More than a dozen signs asking drivers to slow down have been taken from North Shore Road, leaving residents puzzled and distressed over local traffic speeds.

“I was bitterly disappointed and a little angry,” said Paul MacInnes, who helped secure “Slow Down Please” lawn signs from CAA in Peterborough.

After installing 16 up and down the road Sept. 15, MacInnes heard from multiple residents they seemed to be having an effect. However, they were all taken some time during late Sept. 17 or early Sept. 18.

MacInnes said he reported the issue to the OPP, who released a statement on Sept. 20 about sign tampering and theft.

“The Haliburton Highlands OPP recently received reports of the theft of election and community safety signage and would like to remind residents to be vigilant and make a report if you witness any such incidents to the police immediately,” said the OPP.

“Anyone removing signage without authority to do so could result in persons being charged with theft under $5,000.”

The MacInneses and 16 other families erected signs on the road after meeting to discuss municipal election issues at the beginning of September.

People ignoring posted speed limit: Moffatt

“The big issue that just kept coming up was the traffic and speeding on North Shore Road,” he said.

They’ve since asked the County of Haliburton for temporary use of digital speed alert signs, and have approached Algonquin Highlands about the issue.

MacInnes said one resident counted more than 200 cars driving by in an hour during the summer.

“The traffic volume is one thing, but the speed they’re going is another. A lot of cars are travelling at a very unsafe speed,” he said.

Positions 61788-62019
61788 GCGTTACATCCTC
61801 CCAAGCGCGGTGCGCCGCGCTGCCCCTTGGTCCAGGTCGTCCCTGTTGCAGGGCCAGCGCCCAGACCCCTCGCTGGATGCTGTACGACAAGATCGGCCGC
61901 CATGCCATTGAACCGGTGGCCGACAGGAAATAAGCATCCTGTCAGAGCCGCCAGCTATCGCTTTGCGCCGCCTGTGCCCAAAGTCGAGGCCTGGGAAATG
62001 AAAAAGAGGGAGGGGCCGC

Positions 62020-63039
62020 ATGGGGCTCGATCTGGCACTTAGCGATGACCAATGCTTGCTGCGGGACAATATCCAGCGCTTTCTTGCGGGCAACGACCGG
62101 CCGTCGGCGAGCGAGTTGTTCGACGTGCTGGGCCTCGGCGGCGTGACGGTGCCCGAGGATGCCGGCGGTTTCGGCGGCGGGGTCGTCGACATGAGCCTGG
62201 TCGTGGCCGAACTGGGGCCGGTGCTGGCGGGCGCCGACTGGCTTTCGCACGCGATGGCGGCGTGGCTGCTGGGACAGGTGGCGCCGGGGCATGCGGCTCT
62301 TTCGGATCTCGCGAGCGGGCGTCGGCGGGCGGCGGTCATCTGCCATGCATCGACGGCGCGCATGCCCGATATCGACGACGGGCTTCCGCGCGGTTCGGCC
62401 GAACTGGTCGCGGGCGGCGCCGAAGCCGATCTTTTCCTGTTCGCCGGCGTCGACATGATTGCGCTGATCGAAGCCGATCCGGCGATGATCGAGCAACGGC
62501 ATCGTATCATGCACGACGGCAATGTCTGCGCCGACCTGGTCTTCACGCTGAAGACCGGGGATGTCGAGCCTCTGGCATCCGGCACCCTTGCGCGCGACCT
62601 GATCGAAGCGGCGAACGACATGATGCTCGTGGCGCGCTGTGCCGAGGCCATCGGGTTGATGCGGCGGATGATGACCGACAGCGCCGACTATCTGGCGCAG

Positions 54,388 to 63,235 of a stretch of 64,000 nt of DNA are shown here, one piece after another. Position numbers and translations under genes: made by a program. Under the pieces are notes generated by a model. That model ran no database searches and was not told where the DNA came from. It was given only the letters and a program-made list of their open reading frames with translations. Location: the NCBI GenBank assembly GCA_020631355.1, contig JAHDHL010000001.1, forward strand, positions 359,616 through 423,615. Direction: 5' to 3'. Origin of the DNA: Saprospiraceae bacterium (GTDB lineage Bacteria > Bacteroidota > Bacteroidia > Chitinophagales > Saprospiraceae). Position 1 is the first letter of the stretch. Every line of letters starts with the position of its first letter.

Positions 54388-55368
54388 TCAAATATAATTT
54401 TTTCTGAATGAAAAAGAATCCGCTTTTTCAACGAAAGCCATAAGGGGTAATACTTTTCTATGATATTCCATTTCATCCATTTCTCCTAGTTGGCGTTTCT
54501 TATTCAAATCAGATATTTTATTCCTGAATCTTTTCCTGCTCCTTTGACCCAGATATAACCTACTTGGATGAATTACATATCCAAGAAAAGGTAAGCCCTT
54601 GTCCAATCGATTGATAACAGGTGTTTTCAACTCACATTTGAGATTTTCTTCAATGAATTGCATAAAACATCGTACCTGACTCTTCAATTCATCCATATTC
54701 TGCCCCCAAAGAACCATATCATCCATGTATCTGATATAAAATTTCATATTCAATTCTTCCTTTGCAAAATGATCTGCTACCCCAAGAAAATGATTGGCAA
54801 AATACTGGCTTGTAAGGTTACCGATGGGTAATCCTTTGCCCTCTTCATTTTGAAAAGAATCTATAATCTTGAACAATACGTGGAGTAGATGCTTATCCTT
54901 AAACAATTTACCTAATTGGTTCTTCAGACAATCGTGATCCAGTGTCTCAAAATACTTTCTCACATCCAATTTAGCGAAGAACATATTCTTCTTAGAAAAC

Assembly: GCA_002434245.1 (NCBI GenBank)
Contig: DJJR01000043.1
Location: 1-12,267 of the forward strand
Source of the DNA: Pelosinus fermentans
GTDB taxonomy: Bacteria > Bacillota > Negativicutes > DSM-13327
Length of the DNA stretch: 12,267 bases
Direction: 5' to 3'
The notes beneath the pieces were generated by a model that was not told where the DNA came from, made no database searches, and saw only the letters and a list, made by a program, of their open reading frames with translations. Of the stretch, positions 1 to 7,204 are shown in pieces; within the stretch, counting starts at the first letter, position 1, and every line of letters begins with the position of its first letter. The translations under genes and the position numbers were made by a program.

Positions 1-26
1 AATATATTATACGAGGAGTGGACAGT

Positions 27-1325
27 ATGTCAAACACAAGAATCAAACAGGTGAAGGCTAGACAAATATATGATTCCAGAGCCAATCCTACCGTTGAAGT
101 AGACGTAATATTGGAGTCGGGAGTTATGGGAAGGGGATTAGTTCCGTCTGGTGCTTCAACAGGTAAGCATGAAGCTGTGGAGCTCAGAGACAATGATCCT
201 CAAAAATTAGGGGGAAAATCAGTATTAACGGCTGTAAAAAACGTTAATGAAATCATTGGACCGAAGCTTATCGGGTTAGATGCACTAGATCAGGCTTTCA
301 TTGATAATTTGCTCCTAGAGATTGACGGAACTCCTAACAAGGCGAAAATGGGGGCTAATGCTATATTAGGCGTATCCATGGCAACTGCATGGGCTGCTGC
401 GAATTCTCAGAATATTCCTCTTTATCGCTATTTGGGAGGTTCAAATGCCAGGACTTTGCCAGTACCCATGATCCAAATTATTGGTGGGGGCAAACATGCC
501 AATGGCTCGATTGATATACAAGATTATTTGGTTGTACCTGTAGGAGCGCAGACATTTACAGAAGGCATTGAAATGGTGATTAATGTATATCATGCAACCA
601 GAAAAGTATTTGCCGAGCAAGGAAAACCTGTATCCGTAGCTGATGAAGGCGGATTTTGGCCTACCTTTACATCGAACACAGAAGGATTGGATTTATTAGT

It’s an issue Algonquin Highlands Mayor Carol Moffatt, who drives the road most days, knows well.

“I’m extremely familiar with every bump on that road,” she said.

Council recently denied a request to seek a change in the speed limit from 50 kilometres an hour to 40 on the road.

“The issue isn’t about a posted speed limit, the issue is about people ignoring the posted speed limit,” she said.

The fact CAA’s slow down signs are so widespread shows how speeding is a Canada-wide issue, she added.

“People think ‘reduce the speed limit and the problem will fade away.’ That’s not how it works.”

Moffatt said she’s requested the OPP conduct regular patrols on the road to deter speeders. She also encouraged walkers, cyclists and other road users to exercise caution and pay attention to their surroundings.

“People need to stop speeding on North Shore Road. What’s the rush? …and people need to stop treating North Shore Road like it’s a paved path somewhere,” she said.

As for MacInnes and his neighbours, they’re considering other options to help decrease speed.

“We don’t want to go back to the CAA and ask them for more signs if they’re just going to be stolen again.”